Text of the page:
I have sat in courses where I was bored. I’ve sat in courses where the trainer was bored! Courses where the instructor didn’t know his stuff. Where she did know her stuff, but had no idea how to communicate it to a roomful of delegates.

But I’m not talking about any of these things. It’s worse than that.

Courses that are designed to be a waste of time

It’s worse than that because I’ve run courses that were a waste of time. Were designed not to give the delegates what they wanted.

Actually, let me rephrase that – I’ve trained such courses. But I wasn’t responsible for running them in the managerial sense.

“Don’t give them what they need!”

Let me report – as accurately as memory will allow – a conversation between senior people at a training company I once worked for.

The scene was this – a training session for sales managers, being run by the EMEA sales director for this very large training company. The sales model for that company went like this:

  • Sales executive calls prospect and asks to speak to the person responsible for training at that company
  • Sales executive: “If I offered you a day’s training free of charge, would you be able to use it?
  • Prospect says yes – hopefully – and gets the day free of charge. During that day, the sales exec takes 15 minutes to tell the prospect why training with this company is such fantastic value that they can’t possibly say no.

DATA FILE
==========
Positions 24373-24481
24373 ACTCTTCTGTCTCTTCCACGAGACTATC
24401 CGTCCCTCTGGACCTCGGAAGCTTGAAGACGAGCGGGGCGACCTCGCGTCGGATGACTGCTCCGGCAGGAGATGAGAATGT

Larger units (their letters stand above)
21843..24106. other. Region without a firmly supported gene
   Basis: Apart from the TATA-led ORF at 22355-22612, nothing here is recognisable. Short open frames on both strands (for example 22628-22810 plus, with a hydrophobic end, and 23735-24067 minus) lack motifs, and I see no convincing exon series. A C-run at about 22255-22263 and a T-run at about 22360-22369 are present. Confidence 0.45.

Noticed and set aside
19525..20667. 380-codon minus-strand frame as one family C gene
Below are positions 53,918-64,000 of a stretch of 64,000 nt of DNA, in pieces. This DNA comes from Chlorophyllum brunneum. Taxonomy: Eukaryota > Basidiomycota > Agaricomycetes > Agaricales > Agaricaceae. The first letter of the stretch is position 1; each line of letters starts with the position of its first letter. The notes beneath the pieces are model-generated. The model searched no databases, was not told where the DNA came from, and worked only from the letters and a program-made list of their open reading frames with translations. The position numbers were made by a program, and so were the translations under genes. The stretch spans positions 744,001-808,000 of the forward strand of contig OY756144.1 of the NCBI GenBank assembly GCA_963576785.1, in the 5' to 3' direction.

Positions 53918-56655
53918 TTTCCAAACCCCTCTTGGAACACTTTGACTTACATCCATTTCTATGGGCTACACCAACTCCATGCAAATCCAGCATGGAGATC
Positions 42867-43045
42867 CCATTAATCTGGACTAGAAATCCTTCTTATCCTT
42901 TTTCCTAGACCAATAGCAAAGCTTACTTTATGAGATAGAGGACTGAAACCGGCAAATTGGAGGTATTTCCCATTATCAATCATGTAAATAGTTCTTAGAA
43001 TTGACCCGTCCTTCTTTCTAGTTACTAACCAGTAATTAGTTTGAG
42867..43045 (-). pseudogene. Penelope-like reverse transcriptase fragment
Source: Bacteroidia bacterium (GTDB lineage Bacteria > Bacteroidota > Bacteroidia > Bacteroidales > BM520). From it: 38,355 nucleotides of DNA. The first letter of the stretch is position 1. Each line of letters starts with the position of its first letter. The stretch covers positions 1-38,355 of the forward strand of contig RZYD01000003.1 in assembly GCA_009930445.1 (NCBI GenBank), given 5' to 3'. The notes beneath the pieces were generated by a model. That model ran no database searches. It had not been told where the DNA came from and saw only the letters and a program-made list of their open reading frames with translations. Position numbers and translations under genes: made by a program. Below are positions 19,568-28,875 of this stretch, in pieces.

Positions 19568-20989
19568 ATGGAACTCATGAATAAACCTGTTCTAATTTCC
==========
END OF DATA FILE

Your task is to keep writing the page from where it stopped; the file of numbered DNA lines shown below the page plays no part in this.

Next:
There was no catch to the offer – it was a genuine day of training free of charge. The two catches were (sorry – did I say there weren’t any?) that

  1. It had to be the training decision maker attending the course, and
  2. It had to be a Level 1 (beginners) course

So back to this Sales Managers’ training session. The EMEA head honcho tells a story as follows

“I was at a training centre a month or so ago and got talking to a delegate on their evaluation course. But here’s the thing – it was an intermediate (Level 2) course. So I found the account exec in question and I said – ‘So buddy – what’s this person doing on an intermediate course?’ And he says to me: ‘It was the only course they were interested in.’ [Emea bod pauses for dramatic effect here] ‘So let me get this right…. this client only has a use for one course that we offer…. and you’ve just given it to him for free????!

Of course, it got a laugh as a story, and there was general consensus among the sales managers that “It makes you think…”

Well, as someone who was there, but was spending 4 days a week as a trainer, it certainly made me think. And it’s made me think regularly over the years.

The customer’s perspective

Here’s what it’s made me think. A customer has given up a day of their time. How much do you value your time? I’ll bet that the value of your time is greater than the value of the average one-day training course – it’s your time that’s the true investment in training.

So here we have a training company – and I’ll bet they’re not alone – who will happily take a day of your time in order to give you an extended sales pitch. Worse, a company that will explicitly not give you what you’d really find valuable, because they’re afraid it’ll damage the sales figures for the month.

It’s unethical, it’s wrong, and it deserves to fail.

In our next post, we’ll take a look at why – even when the training model isn’t as cynical as this – training too often fails.

In the mean time, tell us what you think! Have you been offered similar non-deals? Have you been offered a service like this, but had the sneaking suspicion you’re being taken for a ride? Fill in your comments below and let us know.